Vicroads think that it is a good idea to warn road users that they may encounter one another, after doing its level best to ensure that they never meet, and that cycling gets the Cinderella portion of the deal: bad and fissured cement path, for the main. This sign was encountered at the start of the new path which is under construction, adjacent to Moreland St and Whitehall Rd. in Footscray, or ‘Footscrazy’, as the local wags have dubbed it. It’s a nice wide concrete path, but funnily enough, the sign stood astride the on-road bike lane that the path is meant to supplement (I moved it onto the grass verge, out of harm’s way).
Now, call me old-fashioned, but I’m not really rapt in riding long concrete paths on my bike. Concrete has many qualities – hardness, durability, ease of laying, relative smoothness, which make it a good choice for any horizontal surface which has to withstand a lot of wear and tear.
However, the qualities of this material mean that they are traded on by path builders, and foundations are quickly laid, in an often inadequate manner for long-term durability. Paths are often badly graded, with no crown to allow water to run off after rain.
The upshot of this is that paths deteriorate after several months, due to water runoff, bad drainage, tree roots and nearby truck traffic, and the surfaces become rough, uneven, unpleasant to ride on and even dangerous. The surface of the Federation Trail is one such example of this. I know the Fed Trail is bitumen, and it’s a bit better graded than some other tracks, but it’s still showing signs of bad foundations as it cracks as it settles. As I’ve said before, if these were roads for cars, the equivalent of highways, they would be fixed through the night and on weekends. It’s not as though it’s as hard as doing the Monash Freeway.
Consider this statement from the badly grammatised national representative body of petrolheads:
‘The National Motorists Association Australia . . . believes cyclists cannot safely integrate with fast-moving vehicles on busy roads.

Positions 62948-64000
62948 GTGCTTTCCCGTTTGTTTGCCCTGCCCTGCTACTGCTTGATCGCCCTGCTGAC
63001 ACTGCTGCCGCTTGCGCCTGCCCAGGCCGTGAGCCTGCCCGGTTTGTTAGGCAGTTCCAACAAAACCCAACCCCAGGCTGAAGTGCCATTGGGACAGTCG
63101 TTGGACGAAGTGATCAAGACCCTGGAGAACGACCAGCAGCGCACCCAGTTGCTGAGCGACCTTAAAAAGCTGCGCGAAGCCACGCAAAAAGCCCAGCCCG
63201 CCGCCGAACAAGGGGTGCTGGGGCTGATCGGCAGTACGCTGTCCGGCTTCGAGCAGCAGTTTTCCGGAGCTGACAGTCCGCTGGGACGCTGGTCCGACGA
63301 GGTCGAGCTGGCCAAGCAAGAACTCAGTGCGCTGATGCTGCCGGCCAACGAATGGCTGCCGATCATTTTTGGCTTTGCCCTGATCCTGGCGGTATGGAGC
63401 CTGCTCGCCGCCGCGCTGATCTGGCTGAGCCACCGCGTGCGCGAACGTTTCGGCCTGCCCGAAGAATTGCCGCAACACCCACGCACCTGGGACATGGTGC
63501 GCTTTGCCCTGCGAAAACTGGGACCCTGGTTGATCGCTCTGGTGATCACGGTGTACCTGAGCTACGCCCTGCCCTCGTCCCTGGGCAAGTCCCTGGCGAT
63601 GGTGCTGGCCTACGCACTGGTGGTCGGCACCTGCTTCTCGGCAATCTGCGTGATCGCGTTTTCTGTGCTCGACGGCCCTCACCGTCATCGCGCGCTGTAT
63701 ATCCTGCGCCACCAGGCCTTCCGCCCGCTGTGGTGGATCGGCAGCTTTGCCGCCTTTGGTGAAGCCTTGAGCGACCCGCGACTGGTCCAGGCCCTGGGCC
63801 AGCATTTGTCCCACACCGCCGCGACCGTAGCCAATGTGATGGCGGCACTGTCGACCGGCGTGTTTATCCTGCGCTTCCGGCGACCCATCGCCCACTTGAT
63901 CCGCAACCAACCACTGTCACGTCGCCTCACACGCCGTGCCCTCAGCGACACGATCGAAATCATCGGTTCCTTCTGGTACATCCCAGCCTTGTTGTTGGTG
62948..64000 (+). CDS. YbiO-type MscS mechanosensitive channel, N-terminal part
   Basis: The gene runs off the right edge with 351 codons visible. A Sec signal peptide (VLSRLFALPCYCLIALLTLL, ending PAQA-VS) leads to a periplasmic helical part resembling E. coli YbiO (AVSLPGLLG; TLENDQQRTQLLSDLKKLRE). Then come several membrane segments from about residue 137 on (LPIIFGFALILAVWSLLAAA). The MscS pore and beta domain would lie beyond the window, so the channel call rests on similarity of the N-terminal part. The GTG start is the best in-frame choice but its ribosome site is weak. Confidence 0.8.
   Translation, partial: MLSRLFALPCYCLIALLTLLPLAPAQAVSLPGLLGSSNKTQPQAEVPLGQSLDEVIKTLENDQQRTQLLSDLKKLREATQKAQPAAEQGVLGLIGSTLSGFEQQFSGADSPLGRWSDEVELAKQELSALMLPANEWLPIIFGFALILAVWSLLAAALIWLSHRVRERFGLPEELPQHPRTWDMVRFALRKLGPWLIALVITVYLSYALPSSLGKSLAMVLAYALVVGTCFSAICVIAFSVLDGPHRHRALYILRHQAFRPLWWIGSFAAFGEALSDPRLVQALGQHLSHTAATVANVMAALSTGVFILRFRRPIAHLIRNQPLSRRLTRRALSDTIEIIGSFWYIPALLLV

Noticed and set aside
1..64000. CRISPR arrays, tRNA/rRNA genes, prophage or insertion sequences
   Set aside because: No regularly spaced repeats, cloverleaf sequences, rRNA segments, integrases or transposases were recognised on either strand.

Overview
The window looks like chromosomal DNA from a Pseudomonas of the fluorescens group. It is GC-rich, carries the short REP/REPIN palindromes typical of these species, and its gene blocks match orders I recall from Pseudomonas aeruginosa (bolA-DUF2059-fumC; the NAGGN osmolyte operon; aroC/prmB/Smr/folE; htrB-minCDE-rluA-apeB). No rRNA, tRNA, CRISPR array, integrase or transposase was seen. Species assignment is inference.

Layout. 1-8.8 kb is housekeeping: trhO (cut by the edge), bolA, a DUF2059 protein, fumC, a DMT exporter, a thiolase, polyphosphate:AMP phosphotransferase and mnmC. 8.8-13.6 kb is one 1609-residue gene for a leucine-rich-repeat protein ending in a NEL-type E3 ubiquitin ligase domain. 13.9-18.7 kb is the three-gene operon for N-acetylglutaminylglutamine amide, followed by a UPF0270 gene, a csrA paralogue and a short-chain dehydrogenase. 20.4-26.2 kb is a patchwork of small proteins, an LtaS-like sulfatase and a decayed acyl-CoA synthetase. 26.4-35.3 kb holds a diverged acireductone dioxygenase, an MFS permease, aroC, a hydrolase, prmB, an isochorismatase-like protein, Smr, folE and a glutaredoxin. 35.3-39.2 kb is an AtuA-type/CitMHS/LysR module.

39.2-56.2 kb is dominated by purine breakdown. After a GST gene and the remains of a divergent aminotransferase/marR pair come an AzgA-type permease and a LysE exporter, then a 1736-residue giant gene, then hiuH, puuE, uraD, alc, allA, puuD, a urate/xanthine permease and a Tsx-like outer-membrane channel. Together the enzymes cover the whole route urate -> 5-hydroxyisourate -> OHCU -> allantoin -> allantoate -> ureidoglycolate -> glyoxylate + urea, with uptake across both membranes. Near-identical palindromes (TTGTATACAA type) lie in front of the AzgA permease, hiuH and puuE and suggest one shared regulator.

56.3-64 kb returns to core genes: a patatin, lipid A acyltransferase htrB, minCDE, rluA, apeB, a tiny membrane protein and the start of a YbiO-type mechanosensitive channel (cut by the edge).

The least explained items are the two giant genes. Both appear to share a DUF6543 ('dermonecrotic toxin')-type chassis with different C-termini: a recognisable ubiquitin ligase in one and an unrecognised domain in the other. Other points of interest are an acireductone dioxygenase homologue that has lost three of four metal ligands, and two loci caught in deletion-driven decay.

“Motor vehicles and bicycles are fundamentally incompatible,” spokesman Michael Lane says.
“Cars are fast and heavy. Bikes are slow and flimsy. The two do not mix. It’s dangerous and it’s not fair to either cyclists or the motorists.”‘
So the road-building authorities listen to chumps like this one, and continue to construct our very own version of aparthied townships for bikes – off-road concrete paths. Cars get billion-dollar chunks of smooth bitumen (EastLink, CityLink) and cyclists have to subsist on rutted, pedestrianised and narrow ‘paths’.
Riding down Footscray Rd. on Sunday, I got my very own little shock of schadenfreude. The steadily deteriorating conditions of the cycle path along Footscray Rd where it runs in front of the new Co$tco mega-warehouse – more and more traffic lights and slip roads and right angled turns and pedestrianised crossings makes me ride on the road, which is probably safer than having to endure the vacant wanderings of the bloated shopping trolleys of bargain shoppers. This time out, however, I was riding with a couple of people who aren’t so keen on riding on busy roads, so we took the path. I got ignored, walked into, stopped in front of about 5 or 6 times in about half a kilometre, as these bloated bargain shoppers ferried their oversize purchases to their cars parked illegally and adjacently to the bike path. There was no other parking, you see, and police were turning people away from the carpark, which was full. So they parked almost on top of the bike path.
On the way back from our ride (the Westgate punt wasn’t running, so we rode back the boring way through Port Melbourne) we retraced our tracks along the path in front of the White Elephant, each of those stupidly parked cars had a parking ticket on the windscreen. Suddenly, that trip to Co$tco isn’t so cost-effective after all. I hope it puts them all off the whole idea of financially dubious, needless overconsumption for a while, as well as parking across bike paths. Like I said, schadenfreude – but they deserved it, every one.
Cyclists, for better and more efficient, and yes, more pleasant riding, need better graded and smoother surfaces than do motor traffic. This is due to tyre size and suspension. Paradoxically, new road projects usually have much smoother surfaces on them than the bike paths that are sometimes built alongside them. Is this a subtle attempt to turn people away from riding, giving the scraps, and poor scraps at that, to the more efficient form of transport? Road construction is a self-perpetuating activity – more roads, more cars, more cars need more roads, ad infinitum into hell. They are not necessary. And if we were a less lazy and stupid society and culture, that we have become in the last sixty years, we would see that.
I will continue to ride my bike on the road. It’s the public highway, and I am a member of the public, and that is my chosen means of transport. I chose carefully, which the brain-dead petrolhead in the Pajero Grande did not, as he drove that insurmountable kilometre to the shopping centre, and looked for a parking spot for 10 minutes, for a packet of cigarettes. He may one day kill me. I hate him for that, and the corrupt, unacknowledged shit that bred that choice I hate also. But I’m not going to ride on those rutted, compromised concrete paths unless I’m in imminent danger, or they’re better than the alternative. They’re not, yet, usually. The Fed Trail is not a bad start.